How to Borrow Against Your Investments

When you need to borrow money, you might qualify for an unsecured personal loan, but you can typically get better terms and interest rates with a secured loan. A margin account with your investments broker is a type of secured loan that uses your investments as collateral. While many investors use margin accounts to buy additional securities, no law says you have to. You can use a margin loan for just about anything you wish.

Margin Agreement

Before you can borrow money on margin, you must set up a margin account with your investments broker. The rules governing margin accounts come from a number of different sources including the federal government, the Federal Reserve Board, the Financial Industry Regulatory Authority and different stock exchanges. Each brokerage firm can add its own layer of rules to the mix. These rules will be contained in the margin agreement you must sign when you open your margin account. The U.S. Securities and Exchange Commission recommends reading and understanding the agreement before you sign it.

Margin Application

Your margin account is separate from your regular investment account, and you'll have to complete a new application agreement with your investments broker. You'll have to provide certain personal information, such as your name, address, contact information and Social Security number. You might have to provide certain financial information, such as your income and net worth, and acknowledge that you understand the risks associated with margin accounts.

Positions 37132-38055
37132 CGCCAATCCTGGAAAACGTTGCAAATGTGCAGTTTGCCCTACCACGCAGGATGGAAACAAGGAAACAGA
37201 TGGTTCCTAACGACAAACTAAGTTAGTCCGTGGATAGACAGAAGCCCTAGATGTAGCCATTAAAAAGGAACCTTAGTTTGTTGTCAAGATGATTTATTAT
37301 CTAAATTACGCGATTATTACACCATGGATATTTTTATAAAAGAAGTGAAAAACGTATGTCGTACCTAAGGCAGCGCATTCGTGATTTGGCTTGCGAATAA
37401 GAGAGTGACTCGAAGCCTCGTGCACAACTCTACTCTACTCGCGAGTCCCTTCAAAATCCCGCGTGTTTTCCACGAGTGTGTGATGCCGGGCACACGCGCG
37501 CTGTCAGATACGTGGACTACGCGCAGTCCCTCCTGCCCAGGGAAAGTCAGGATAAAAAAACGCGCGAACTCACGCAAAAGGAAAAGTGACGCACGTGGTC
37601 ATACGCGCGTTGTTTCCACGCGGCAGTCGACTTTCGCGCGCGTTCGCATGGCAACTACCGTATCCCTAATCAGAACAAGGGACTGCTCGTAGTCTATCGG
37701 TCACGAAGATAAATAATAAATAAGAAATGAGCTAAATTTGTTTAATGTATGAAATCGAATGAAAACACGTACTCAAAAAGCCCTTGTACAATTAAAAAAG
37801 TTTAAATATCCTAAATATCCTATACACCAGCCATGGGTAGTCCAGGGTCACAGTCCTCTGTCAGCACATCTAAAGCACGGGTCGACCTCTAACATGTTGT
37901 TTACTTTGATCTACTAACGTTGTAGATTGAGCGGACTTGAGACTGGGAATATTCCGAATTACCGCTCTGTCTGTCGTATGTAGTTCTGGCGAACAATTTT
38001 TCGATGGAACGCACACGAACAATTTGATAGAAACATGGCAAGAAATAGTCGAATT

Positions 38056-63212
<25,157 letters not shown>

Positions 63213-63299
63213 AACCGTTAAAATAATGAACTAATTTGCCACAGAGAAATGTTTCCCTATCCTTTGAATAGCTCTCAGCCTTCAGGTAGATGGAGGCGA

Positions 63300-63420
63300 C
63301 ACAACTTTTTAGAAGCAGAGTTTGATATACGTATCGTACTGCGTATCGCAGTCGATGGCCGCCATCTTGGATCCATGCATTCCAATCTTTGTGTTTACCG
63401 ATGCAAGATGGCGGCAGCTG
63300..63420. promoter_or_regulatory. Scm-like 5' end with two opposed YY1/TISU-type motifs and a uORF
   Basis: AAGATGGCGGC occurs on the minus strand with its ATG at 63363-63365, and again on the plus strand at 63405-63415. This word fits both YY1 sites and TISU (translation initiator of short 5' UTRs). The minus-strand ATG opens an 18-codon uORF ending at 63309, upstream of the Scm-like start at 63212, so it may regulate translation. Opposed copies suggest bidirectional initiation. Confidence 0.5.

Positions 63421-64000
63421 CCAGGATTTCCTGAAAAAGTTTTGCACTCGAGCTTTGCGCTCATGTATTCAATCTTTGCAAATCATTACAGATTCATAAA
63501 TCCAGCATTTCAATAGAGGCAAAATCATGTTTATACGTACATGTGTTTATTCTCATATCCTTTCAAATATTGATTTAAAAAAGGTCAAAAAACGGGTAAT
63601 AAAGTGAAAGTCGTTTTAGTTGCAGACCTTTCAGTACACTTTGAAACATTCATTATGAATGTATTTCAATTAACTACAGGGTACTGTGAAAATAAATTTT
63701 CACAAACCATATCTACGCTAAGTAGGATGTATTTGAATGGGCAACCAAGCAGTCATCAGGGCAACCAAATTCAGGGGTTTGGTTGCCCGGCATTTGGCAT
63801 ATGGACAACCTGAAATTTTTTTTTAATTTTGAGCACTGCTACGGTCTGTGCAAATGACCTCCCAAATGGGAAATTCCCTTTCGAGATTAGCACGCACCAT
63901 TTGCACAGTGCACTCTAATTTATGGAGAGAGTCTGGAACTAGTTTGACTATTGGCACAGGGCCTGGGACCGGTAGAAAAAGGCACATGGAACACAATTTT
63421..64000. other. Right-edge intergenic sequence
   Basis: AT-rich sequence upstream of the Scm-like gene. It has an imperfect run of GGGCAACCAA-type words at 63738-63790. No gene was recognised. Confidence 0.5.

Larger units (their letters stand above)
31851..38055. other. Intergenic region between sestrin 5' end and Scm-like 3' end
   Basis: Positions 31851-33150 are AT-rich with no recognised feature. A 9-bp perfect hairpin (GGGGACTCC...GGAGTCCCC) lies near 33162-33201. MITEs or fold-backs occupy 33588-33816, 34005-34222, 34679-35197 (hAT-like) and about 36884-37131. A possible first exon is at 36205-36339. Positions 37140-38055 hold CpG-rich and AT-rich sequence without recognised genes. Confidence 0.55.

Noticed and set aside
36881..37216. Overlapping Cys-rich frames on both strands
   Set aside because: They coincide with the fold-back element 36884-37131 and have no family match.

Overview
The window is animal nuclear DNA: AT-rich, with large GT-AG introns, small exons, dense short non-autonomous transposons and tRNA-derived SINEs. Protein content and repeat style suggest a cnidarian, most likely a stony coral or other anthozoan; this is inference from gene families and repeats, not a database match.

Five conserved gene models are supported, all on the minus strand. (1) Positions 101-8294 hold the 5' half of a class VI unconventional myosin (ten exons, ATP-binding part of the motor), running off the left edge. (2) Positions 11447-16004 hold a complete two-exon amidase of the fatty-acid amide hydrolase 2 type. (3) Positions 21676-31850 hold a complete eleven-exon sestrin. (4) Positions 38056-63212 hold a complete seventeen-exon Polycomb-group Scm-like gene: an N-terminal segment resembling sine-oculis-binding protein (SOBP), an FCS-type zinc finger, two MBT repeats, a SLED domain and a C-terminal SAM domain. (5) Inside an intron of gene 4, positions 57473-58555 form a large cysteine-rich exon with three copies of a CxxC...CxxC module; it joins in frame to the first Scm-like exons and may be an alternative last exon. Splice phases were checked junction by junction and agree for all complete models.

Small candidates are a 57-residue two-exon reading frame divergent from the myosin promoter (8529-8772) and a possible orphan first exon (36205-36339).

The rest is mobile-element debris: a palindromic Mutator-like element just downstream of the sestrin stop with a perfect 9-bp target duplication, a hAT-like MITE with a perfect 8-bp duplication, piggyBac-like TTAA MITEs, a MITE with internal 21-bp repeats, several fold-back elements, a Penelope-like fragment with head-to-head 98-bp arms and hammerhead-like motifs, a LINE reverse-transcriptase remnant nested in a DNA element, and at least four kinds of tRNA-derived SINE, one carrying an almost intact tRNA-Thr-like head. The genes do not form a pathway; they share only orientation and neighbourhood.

Funding Your Account

Investments brokers typically require you to fund your margin account with a minimum of at least $2,000 in equity. This can be in the form of cash, cash equivalents or marginable securities, such as certain stocks and bonds. Once your margin account is funded, you can borrow against the investments in the account.

Terms

You can typically borrow up to 50 percent of the equity in your margin account. You can use the proceeds from the margin loan to invest in additional securities through your broker, or you can take the money in cash and use it however you wish. For example, you can use the proceeds to buy a new car or to make needed repairs to your home. Each brokerage firm sets its own terms regarding the interest rate charged against your margin loan.

Considerations

Your margin account must maintain a set level of equity. FINRA regulations place the minimum level at 25 percent, but your broker might have higher house-rule maintenance requirements. If the market value of the investments in your margin account declines below that level, your broker will issue a margin call. You'll have to deposit additional cash or marginable securities to bring the equity in your account up to minimum levels. If you are unable to do so, your broker will sell the investments in your margin account until those levels are reached.

About the Author

Mike Parker is a full-time writer, publisher and independent businessman. His background includes a career as an investments broker with such NYSE member firms as Edward Jones & Company, AG Edwards & Sons and Dean Witter. He helped launch DiscoverCard as one of the company's first merchant sales reps.

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